A missed opportunity – again!

By Sallie Grayson. Filed in good and bad practice, volunteering in the news  |  
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Sigh – an all too rare article about volunteering on the comments page of The Observer and The Guardian and yet again, lots of buzz words and inflamatory language but no real advice for potential volunteers to help them navigate their way thru the plethora of volunteer opportunities out there. Here is my response

Whilst I welcome this article for warning potential self funding volunteers I am disappointed that there is no concrete advice for them.
Tho’ this article would have you believe otherwise – there are good volunteer recruitment organisations out there – finding them amoungst the smoke and mirrors created by marketing and journalism hype is not easy.The large senders have the budget to market themselves and get to the top of a Google search and thats about as far as many journalists look.( thats my press coverage out the window!)
We at people and places have been running awareness campaigns for potential volunteers for 5 years – indeed we started people and places to campaign for ethical and responsibler volunteering. Badly served communities and badly served volunteers are all too common.One of our first campaigns was “Questions you should ask” and we included guidance to ascertain whether the questions were just plain whitewash – dont just ask how the money is spent – ask where it is spent….it is all too easy for oranisations to allocate large proportions of the chief execs large salary to “project development” well meaning volunteers usually assume that “project development” is spent in the host country – this is often not the case.
We underwent an independant audit of our claims, particularly our core values of
Not replacing local employment
Work with not instead of local people
No volunteer is subsidised by local people ( they even pay for their farewell gift themselves!)
Informed consent

Yes it is completely inappropriate “volunteering as caregivers for ‘AIDS orphans'” – which are the exact words used in the report by the way,
But please talk to one of the two orphanages we work with – they will tell you that our volunteers, health, early childhood education, IT, business and organisation – have helped them build their capacity – shared skills to which they would never otherwise have had access – and equally as important built lasting bonds of friendship. –
Ian Birrell is right – there is rapid growth in this market – that is because there is real demand for “holidays” that engage more with local people. We all need to take responsiblity – providers, volunteers and press – ask the questions.

Please post your opinion/experience – here as a comment and on the Guardian site – this should be the start of a real campaign to better serve communities and volunteers

2 Comments

  1. Comment by thevoluntourist:

    Sallie,

    Good to know that others are posting responses to Mr. Birrell’s piece. Here’s my response: http://blog.voluntourism.org/?p=745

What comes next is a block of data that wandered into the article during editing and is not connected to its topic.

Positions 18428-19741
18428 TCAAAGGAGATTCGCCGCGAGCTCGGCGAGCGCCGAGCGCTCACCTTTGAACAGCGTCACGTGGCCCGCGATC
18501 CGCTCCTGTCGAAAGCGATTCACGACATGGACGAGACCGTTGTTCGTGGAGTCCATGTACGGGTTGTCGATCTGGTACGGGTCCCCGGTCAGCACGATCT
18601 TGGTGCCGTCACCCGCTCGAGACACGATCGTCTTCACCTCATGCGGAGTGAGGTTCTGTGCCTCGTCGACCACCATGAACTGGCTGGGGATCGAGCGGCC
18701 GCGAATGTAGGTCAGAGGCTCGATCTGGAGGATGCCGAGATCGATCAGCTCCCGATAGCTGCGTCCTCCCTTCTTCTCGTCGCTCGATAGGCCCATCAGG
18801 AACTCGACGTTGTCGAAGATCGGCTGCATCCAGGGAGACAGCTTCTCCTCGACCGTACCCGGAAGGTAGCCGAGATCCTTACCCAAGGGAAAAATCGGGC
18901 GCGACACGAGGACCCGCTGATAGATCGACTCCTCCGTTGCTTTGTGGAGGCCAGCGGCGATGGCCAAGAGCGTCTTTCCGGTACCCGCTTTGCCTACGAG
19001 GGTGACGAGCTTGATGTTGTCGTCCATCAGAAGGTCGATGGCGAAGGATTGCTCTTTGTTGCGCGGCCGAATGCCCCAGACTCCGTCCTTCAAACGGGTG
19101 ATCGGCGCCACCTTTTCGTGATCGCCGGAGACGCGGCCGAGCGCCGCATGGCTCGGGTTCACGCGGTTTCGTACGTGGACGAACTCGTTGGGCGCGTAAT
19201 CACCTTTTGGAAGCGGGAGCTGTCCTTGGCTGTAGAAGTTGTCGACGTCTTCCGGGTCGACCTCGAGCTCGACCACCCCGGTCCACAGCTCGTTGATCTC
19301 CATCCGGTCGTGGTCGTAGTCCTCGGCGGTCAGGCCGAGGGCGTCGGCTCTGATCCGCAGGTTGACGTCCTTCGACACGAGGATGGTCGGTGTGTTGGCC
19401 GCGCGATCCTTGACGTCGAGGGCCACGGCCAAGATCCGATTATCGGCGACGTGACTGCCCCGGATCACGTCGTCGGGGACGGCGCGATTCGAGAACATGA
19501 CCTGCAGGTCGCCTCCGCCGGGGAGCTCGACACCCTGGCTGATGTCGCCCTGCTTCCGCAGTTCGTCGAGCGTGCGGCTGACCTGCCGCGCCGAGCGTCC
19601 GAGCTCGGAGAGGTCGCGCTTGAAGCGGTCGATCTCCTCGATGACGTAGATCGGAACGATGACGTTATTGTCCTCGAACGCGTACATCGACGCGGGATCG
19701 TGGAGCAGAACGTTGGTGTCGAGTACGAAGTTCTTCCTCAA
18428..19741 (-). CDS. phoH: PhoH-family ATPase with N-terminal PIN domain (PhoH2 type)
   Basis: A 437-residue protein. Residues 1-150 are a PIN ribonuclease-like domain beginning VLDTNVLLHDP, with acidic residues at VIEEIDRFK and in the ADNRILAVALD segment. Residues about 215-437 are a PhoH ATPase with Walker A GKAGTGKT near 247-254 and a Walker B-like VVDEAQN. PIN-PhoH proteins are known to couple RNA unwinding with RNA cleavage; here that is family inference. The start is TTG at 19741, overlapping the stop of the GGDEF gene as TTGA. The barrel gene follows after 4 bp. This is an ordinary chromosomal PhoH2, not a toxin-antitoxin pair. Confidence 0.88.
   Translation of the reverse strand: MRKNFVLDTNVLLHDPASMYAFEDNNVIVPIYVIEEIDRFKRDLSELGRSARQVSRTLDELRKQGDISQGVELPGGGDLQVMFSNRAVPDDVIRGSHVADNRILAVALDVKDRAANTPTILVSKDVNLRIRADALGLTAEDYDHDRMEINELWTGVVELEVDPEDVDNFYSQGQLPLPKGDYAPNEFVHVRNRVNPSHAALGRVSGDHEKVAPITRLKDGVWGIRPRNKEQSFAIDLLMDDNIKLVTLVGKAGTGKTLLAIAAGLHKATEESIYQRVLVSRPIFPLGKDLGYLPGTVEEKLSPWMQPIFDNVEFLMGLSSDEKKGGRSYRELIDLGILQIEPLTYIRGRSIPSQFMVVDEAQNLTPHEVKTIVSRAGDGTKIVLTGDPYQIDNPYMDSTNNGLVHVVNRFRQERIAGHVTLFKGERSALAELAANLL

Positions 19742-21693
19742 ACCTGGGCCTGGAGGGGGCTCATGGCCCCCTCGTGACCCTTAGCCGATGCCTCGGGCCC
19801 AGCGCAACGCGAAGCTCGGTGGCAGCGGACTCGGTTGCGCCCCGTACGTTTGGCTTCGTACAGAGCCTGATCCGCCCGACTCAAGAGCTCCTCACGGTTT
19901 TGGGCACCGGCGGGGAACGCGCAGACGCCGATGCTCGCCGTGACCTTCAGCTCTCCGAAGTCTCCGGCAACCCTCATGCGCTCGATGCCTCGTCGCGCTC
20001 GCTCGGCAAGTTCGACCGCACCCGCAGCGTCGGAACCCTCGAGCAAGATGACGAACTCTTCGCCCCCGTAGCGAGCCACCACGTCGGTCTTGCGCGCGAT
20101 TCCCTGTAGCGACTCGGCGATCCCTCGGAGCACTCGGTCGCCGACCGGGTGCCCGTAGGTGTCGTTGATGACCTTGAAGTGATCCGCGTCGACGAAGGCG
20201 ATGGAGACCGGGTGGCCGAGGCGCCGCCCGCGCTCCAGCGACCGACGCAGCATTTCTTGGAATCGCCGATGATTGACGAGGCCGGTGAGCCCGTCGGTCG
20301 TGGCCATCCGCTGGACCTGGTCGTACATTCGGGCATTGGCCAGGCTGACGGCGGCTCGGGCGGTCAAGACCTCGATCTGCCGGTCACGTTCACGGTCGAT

It appears that not only are there approaches to volunteering abroad that prove exploitative, but now you have a few journalists and bloggers doing the same thing by categorically generalizing their remarks to target ALL voluntourism practitioners and the ‘industry’ itself. Most of these pundits have no experience with voluntourism so to provide real, substantive advice on the subject is, well, nothing short of setting themselves up for a tremendous embarrassment by further demonstrating their ignorance. Not that they are completely failing to do this with their present commentary, but the overarching dilemma for me is: Why are these posts being re-transmitted, in some cases with additional vitriol and condemnation?

  2. Comment by Sallie:

    Here is a response from our local partner in Peru

    “Excellent Article, sadly the facts are akin to knowing about wallstreet fraud. Its always a couple of bad apples spoiling the batch, i bet most of you still have bank accounts that have funds invested with some of the bad apples. The system works that way, once something gets momentum, everyone jumps on the band wagon and then you get bad apples mixed in. Volunteering is both a voyage of discovery and a crusade to participate for the volunteer, a learning and living involvement that aims to create a better world. The beneficiaries should receive support to improve the quality of their life, health and education or environment as well as work with volunteers expanding their knowledge of other cultures and meeting really wonderful people. Projects that are created to attract volunteers should be obvious, stay away from those ones, both home or abroad!! Projects that use volunteer skills, passion and abilities and connect them to ongoing projects should be easily discernible if you spend the rime to research correctly. Volunteering isn’t for everyone but remember if you are to pay for volunteering, doing your homework is the best investment. Great volunteers will find great projects, spend more time researching it, and yes there are great projects in the UK, but what is wrong with the selfishness of wanting to volunteer in a sunny, beautiful location (no offense to the UK intend). If you are in doubt call the company, ask to speak to the owner, if you can’t get him chances are they don’t need you! To everyone heading out to volunteer, don’t over expect. Get involved and stay involved longer than your time at the place. Volunteers are a special breed and i for one am thankful for their time, funds and drive to shape the world into a better place. Most of them achieve that and have the experience of a lifetime….”

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